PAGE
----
Stockholm (HedgeNordic) – In its first full year of operations, Adrigo Small & Midcap L/S was one of the five best performing hedge funds in the Nordics. More importantly, the long/short equity vehicle launched by Stockholm-based asset manager Adrigo Asset Management in the November of 2017 achieved this feat in a particularly challenging year for stock pickers.
The vast experience of the portfolio manager steering Adrigo Small & Midcap L/S might have contributed to the fund’s success, but the design of its strategy has played a role as well. In an interview with HedgeNordic, portfolio manager Staffan Östlin (pictured) chops down the fund’s strategy into building blocks and outlines the characteristics differentiating the fund from peers.
Three Buildings Blocks in Long Book
Adrigo Small & Midcap L/S is a stock-picking hedge fund looking for long and short opportunities in the Nordic small- and mid-cap segment. The fund’s long book is comprised of three building blocks: Core Five; High-Potential; and Dynamic. Although each building block includes companies with different characteristics and serves different purposes, all blocks have one trait in common: CHANGE. “In all our positions, both long and short, change is really what we are looking for,” Staffan Östlin tells HedgeNordic. “Various types of changes: changes in management, for instance, changes in investor perceptions, or structural industry changes, among others.”
The first block is generally made up of five main holdings and serves as the fund’s core building component. This block accounts for half of managed assets at any given point in time. “The core five holdings are high-conviction investment ideas in companies with strong balance sheets and strong management teams that are undergoing some form of long-term change,” Östlin says about the first block. These ideas typically have an investment horizon of three to five years and each core idea accounts between eight and 12 percent of net assets. “We use a selective and value-oriented approach to build our portfolio of core holdings,” says the portfolio manager. “These holdings tend to have low operational risk and low balance sheet risk, but all of them face some challenges that require time to get sorted out,” he adds.
The second block comprises long-term, high-return potential ideas, which collectively account for 15 percent of net assets on average. These high-potential holdings usually include microcaps with market capitalizations between SEK 300 million and SEK 1.5 billion. “We expect some of our high-potential ideas to end up as ten-baggers eventually,” reckons Östlin. “What our high-potential ideas have in common is that sell-side research analysts do not cover most of them, they have strong management teams, and have commercially viable products on the market,” the portfolio manager adds.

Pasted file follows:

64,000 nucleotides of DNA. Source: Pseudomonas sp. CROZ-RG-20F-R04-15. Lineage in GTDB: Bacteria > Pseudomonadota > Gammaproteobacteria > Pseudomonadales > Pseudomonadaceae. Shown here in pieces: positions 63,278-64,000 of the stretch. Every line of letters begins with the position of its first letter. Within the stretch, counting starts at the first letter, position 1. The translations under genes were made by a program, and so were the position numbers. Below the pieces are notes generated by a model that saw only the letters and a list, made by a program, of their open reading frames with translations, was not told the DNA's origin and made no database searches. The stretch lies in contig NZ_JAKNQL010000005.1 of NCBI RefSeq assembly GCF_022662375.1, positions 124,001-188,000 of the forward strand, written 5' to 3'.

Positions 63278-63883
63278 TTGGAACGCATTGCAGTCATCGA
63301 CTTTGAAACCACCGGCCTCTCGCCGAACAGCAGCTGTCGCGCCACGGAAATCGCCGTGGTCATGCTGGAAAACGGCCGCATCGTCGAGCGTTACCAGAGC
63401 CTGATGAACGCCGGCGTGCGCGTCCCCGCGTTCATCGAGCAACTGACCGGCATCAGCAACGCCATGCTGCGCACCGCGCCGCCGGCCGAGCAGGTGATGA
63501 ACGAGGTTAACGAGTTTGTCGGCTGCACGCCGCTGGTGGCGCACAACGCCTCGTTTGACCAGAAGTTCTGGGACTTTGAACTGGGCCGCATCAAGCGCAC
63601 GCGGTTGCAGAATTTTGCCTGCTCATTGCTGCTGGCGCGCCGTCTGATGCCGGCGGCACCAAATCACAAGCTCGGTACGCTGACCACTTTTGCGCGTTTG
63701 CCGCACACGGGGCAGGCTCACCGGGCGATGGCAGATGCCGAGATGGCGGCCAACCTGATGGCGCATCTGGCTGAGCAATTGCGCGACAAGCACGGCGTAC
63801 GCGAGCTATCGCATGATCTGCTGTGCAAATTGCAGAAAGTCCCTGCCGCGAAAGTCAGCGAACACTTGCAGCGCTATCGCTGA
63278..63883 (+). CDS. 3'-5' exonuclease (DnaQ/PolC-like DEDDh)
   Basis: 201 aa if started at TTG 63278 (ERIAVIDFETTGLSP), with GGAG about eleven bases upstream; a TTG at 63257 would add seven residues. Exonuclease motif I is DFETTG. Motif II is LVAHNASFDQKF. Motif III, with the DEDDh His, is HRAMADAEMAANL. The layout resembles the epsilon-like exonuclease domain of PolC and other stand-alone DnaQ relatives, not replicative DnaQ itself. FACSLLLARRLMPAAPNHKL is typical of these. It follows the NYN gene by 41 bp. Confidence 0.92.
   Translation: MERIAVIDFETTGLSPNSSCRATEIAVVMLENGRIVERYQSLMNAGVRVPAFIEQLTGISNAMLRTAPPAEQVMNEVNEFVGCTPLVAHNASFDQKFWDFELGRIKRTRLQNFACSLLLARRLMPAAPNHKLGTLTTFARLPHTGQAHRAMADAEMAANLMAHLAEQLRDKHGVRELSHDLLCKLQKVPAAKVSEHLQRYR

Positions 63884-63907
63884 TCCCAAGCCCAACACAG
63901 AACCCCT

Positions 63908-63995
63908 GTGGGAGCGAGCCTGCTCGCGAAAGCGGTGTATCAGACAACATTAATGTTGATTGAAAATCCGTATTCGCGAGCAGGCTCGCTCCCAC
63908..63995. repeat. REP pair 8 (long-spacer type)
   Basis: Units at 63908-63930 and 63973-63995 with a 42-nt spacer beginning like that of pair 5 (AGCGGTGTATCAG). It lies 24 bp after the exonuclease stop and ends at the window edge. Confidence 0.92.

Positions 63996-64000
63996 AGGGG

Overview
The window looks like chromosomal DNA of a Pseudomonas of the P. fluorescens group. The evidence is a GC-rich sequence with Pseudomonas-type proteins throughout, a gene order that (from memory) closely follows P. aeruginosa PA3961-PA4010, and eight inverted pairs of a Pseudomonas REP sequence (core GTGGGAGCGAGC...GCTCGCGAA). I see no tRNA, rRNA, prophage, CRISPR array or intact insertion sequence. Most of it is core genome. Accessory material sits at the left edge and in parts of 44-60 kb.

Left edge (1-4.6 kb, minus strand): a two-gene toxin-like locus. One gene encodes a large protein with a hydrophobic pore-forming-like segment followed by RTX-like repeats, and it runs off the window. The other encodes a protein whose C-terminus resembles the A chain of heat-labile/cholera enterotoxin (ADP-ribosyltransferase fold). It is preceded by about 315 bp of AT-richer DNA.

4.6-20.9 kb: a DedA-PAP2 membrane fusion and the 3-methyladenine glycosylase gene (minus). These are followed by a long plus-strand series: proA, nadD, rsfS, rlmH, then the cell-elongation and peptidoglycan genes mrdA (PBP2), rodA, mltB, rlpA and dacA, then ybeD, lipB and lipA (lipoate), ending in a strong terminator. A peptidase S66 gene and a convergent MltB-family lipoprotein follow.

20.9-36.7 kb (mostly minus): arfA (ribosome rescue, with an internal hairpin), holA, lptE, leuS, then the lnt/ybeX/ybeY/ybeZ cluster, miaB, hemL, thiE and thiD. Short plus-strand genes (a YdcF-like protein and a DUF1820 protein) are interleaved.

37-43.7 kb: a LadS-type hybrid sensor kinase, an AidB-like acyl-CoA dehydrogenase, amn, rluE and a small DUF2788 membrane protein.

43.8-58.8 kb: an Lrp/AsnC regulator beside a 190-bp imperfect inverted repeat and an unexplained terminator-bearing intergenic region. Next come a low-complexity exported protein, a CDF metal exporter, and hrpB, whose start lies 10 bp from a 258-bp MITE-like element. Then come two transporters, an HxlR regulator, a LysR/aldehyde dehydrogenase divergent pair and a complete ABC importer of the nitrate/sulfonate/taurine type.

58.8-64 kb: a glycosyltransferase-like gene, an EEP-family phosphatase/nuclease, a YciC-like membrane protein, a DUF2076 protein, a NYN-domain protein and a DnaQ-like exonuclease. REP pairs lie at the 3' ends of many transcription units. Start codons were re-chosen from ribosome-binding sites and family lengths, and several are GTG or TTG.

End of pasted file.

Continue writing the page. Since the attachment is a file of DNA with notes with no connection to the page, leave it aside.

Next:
The third and last block consists of more opportunistic investment ideas, which tend to have an investment horizon between one and nine months. “Our dynamic investments allow us to react when market conditions are changing, which means we can avoid being stuck with one strategy that underperforms in certain market environments,” Östlin explains the benefits of the last block. “The high-potential and opportunistic ideas allow the fund to carry the core value-oriented strategy unbruised through turbulent market conditions,” he adds. According to the portfolio manager, the combination of long-term fundamental investing and the more opportunistic approach to investing represents one of the fund’s main competitive advantages.
The Short Side of the Portfolio
Adrigo Small & Midcap L/S is a long/short vehicle with a long bias, normally maintaining a net market exposure between 20 and 40 percent and gross exposure of up to 170 percent in normal market conditions. According to Östlin, “the net exposure depends on the number of attractive investment ideas we can find on both the long and short side and not on our macroeconomic or general stock market views.” The fund maintains a concentrated portfolio of 15 to 25 long positions, with roughly a similar number of short positions.
Although the fund’s portfolio management team – comprised of Staffan Östlin and portfolio manager Johan Eriksson – seek to pair the long positions with equally-attractive short positions, all short positions are initiated on their own merits. “We use the same methodology and approach to select both long and short positions,” says Östlin. “We know our holdings inside and out,” he adds. The team are doing five or six company visits per week on average, and have conducted more than 200 visits since launching in November of 2017. Östlin and Eriksson rely on internal research to find investment opportunities, but they do communicate to sell-side analysts, the competitors of their investment candidates and current holdings, and other industry representatives.
When searching for short opportunities, meanwhile, Adrigo Small & Midcap L/S prefer to short market darlings near inflection points, companies hurt by structural shifts in their industries, or companies using aggressive accounting. Since Adrigo’s younger vehicle focuses on the small and midcap segments of the stock market, the fund seeks to avoid any liquidity risks on the short side by shorting more liquid companies with higher market capitalizations. “The average market cap is higher on the short side,” says Östlin. “We never short companies with a market cap of less than SEK 500 million for example,” he adds. In addition to conducting fundamental research, the team also use technical analysis when entering and exiting positions. “Sometimes we go against the chart but we never buy a stock or short a stock without looking at the chart,” concludes the lead portfolio manager.